CEC3 Resolves Long Running Debate, Embracing DOE School Rezoning

Community Education Council 3, with president Joe Fiordaliso at center and Noah Gotbaum the second person to his right, on November 22. | JACKSON CHEN
Community Education Council 3, with president Joe Fiordaliso at center and Noah Gotbaum the second person to his right, on November 22. | JACKSON CHEN

BY JACKSON CHEN | In a lopsided 9-1 vote, Community Education Council 3 has approved a controversial rezoning of the Upper West Side’s school district that has sparked fierce and passionate conversation from the parents affected.

Following a protracted public debate about how to rezone several schools within District 3, which included numerous hearings, the Department of Education presented its final plan to CEC3 on November 9. The district covers the West Side from 59th Street up to 122nd Street, but the DOE’s rezoning proposal taken up by CEC3 on November 22 covered only a portion of the district, extending as far north as West 116th Street and redrawing the lines for nearly a dozen schools. A second DOE rezoning plan for the remainder of the district was tabled by CEC3.

Following several options presented at early stages in the public discussion, the DOE settled on a plan that included moving P.S. 191, currently at 210 West 61st Street, to a new school building at Riverside Center, and shifting P.S. 452, located at 100 West 77th Street, into the vacated West 61st Street building. The proposal also called for the Dual Language Middle School at 32 West 92nd Street — the building also houses P.S. 84 — to move to the 100 West 77th Street building.

CEC3 has hosted a series of often-contentious public meetings about the rezoning, and most of its members concluded that the DOE option represented the first step in addressing long-neglected problems of overcrowding and stark racial and socioeconomic disparities among schools in the district.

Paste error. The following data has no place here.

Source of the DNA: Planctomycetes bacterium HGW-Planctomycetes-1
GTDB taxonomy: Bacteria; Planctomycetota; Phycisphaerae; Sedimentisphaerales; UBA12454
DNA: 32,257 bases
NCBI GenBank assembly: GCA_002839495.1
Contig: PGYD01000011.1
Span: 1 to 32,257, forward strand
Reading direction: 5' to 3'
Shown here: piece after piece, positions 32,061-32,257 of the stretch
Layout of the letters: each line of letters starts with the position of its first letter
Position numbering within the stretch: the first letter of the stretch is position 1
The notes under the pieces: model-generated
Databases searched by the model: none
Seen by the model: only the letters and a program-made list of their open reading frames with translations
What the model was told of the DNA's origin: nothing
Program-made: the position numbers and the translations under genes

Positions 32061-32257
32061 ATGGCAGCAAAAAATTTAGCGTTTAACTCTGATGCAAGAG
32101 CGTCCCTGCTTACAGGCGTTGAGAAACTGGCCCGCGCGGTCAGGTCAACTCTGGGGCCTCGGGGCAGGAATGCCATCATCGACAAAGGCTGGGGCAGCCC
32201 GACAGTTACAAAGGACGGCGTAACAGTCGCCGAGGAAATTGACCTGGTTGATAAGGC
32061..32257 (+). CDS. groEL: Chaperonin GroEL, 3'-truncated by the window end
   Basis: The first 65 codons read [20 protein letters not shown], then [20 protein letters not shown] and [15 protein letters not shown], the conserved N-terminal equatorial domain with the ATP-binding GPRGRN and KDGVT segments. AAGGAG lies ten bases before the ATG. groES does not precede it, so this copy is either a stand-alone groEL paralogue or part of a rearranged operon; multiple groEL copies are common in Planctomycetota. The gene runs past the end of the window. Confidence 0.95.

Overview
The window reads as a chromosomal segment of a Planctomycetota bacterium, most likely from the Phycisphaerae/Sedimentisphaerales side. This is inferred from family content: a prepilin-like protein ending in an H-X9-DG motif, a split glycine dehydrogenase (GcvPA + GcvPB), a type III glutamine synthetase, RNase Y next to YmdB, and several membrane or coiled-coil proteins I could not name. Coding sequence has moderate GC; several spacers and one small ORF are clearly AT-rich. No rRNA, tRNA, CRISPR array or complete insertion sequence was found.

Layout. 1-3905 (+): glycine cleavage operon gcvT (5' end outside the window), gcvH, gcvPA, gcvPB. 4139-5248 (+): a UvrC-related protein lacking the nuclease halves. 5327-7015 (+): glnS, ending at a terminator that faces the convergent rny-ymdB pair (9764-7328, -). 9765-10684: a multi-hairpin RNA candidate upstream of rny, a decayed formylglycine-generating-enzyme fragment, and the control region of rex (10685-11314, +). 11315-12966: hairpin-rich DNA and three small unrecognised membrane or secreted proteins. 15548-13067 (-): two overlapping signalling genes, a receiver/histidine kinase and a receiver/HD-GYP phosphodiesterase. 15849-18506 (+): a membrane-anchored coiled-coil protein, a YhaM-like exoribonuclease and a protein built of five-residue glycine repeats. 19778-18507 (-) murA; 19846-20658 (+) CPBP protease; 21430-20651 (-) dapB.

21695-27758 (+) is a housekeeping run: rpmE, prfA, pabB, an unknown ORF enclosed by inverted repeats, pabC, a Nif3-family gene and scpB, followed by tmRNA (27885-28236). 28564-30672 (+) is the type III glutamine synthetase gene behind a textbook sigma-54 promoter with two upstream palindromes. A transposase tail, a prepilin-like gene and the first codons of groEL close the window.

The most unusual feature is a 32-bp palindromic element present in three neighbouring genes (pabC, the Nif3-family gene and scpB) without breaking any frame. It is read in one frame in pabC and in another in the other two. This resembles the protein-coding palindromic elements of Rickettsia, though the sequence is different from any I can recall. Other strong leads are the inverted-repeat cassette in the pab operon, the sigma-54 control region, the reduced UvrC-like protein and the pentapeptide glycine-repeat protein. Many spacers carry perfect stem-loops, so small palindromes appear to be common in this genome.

“A new map means a new reality, but we’re taking a new step to fix a wrong,” Manuel Casanova, a CEC3 member said. “This proposal puts all the schools on a path to be successful.”

Casanova added that he understood there would be frustrations from some parents with CEC3’s vote, but he urged those unhappy with the plan selected to refocus their efforts on bettering their newly zoned schools.

“I’m confident in the path we’re taking as an Upper West Side community,” Casanova said. “It’s a path that if we look at other parts of the country, they will say, [we] got it right.”

But even with most of the CEC3 members sold on the plan as being one of many baby steps needed for improving the district, one dissident member remained unrelenting in his criticism.

“I have made it plain that I am the only member on this council who is against this plan,” said Noah Gotbaum. “We’re going to take a vote tonight, but in truth the vote was already taken.”

According to Gotbaum, when CEC3 sent its letter recommending a zoning plan to Schools Chancellor Carmen Fariña in October — a proposal very much in line with what the DOE came back with — that action was, in essence, a vote. The dissenting CEC3 member again reiterated that the letter should have included public input and discussion.